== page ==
A housing boom has come to the quiet Excelsior neighborhood.
New numbers from the San Francisco Planning Department show that more than 900 units of housing are in the pipeline between the Excelsior and its neighboring districts.
The figures show that 509 market-rate units and 399 below-market rate units are coming to the neighborhood of mostly single-family homes.
The numbers stirred concern at the Planning Commission meeting Thursday that the Excelsior could become the next Mission District, where once-immigrant dense corridors are now home to high-priced restaurants and bars.
“The Excelsior has been arrived, it’s been discovered,” said Planning Commissioner Dennis Richards. “This is the Excelsior, a working class neighborhood. It shouldn’t be Noe Valley, a feeding frenzy.”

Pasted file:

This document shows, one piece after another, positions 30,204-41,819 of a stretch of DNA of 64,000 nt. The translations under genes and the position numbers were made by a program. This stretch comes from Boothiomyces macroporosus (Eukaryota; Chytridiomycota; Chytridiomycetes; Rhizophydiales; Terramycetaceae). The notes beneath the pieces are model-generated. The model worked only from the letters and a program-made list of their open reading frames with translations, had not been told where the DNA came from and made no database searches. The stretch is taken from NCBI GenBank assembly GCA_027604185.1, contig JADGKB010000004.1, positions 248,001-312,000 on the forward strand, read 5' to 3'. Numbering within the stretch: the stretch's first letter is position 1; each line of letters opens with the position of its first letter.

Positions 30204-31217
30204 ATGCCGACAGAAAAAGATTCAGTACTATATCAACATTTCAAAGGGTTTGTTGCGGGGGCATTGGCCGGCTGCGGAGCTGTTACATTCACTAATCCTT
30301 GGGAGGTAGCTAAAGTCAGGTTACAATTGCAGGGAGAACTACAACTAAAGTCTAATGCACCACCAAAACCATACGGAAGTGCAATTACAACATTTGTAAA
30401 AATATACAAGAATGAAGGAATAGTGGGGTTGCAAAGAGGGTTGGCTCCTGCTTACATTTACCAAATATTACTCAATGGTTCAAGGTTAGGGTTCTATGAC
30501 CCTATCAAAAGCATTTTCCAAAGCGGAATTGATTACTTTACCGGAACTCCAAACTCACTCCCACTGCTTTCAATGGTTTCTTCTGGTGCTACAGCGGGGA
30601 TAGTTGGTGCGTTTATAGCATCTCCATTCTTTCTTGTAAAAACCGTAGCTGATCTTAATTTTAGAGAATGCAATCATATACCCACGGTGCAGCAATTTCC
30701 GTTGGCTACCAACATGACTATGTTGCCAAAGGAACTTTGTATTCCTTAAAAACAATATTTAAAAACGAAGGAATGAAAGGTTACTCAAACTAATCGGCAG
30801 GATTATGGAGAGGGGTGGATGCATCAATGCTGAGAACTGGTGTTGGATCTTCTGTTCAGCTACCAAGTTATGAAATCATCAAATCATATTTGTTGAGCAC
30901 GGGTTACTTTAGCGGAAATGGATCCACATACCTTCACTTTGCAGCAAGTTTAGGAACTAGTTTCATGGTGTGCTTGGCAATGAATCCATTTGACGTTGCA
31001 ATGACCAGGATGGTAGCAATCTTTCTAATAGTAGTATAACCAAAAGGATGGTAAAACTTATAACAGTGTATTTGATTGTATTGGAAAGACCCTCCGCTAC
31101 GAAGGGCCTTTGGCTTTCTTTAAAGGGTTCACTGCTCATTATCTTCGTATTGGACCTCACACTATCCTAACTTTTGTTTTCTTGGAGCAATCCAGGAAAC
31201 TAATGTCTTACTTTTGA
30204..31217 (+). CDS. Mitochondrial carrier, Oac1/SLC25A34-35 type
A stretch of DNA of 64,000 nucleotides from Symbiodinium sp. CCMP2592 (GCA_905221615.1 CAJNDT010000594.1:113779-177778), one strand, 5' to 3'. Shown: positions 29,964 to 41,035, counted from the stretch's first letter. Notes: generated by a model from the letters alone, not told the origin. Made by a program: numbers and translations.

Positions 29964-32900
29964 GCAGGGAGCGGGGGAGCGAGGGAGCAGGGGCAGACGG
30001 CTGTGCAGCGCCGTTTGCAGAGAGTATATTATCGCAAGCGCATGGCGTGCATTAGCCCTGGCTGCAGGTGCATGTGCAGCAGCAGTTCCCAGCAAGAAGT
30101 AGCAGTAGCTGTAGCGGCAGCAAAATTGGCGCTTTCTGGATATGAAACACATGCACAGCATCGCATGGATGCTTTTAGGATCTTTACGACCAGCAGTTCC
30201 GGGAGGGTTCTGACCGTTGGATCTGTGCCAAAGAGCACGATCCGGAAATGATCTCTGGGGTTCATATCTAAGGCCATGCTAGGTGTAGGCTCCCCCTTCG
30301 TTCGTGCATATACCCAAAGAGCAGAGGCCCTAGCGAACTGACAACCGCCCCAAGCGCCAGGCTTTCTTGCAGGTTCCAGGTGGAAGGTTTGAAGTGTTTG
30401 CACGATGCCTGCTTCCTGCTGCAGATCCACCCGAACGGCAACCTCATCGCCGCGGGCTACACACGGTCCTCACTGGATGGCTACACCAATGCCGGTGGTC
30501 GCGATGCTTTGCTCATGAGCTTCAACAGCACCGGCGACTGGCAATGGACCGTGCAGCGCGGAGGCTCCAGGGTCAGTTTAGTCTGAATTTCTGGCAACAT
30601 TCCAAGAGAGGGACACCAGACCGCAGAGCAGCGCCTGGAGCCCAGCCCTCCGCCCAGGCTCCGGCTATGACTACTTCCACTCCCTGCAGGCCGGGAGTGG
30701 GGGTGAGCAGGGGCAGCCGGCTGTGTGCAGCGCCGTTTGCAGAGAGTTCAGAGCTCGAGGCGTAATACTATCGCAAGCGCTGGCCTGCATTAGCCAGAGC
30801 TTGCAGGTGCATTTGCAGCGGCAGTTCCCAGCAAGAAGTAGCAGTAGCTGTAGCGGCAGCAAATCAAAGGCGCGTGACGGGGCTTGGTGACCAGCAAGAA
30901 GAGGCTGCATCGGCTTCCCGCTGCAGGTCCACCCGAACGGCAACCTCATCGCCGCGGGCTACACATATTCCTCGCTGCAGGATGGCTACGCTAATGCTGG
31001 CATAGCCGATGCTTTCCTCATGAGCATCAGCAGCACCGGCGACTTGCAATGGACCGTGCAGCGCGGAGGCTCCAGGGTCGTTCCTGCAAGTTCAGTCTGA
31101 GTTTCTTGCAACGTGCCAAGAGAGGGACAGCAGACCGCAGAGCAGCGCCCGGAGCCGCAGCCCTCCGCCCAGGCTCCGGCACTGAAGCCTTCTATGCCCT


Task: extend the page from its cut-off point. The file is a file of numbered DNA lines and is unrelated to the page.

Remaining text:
Richards said the housing market in the neighborhood is such that homes are selling beyond asking price.
Gilbert Williams of the Alliance of Californians for Community Empowerment Action, a social justice advocacy group for low-income residents, said he is concerned about displacement of Latinos and blacks from San Francisco.
“All I have to do is look to the Mission District and see what has happened to that community,” Williams said, asking the commission to not upzone the Outer Mission corridor.
But Planning Commissioner Kristin Moore said it’s not too late for the Excelsior to prepare for change like the Mission, where the community responded to “an extremely difficult situation that was really close to the Titanic sinking.”
“Reaction is in the Mission, the Outer Mission still has the ability to look ahead, shape and participate,” Moore said.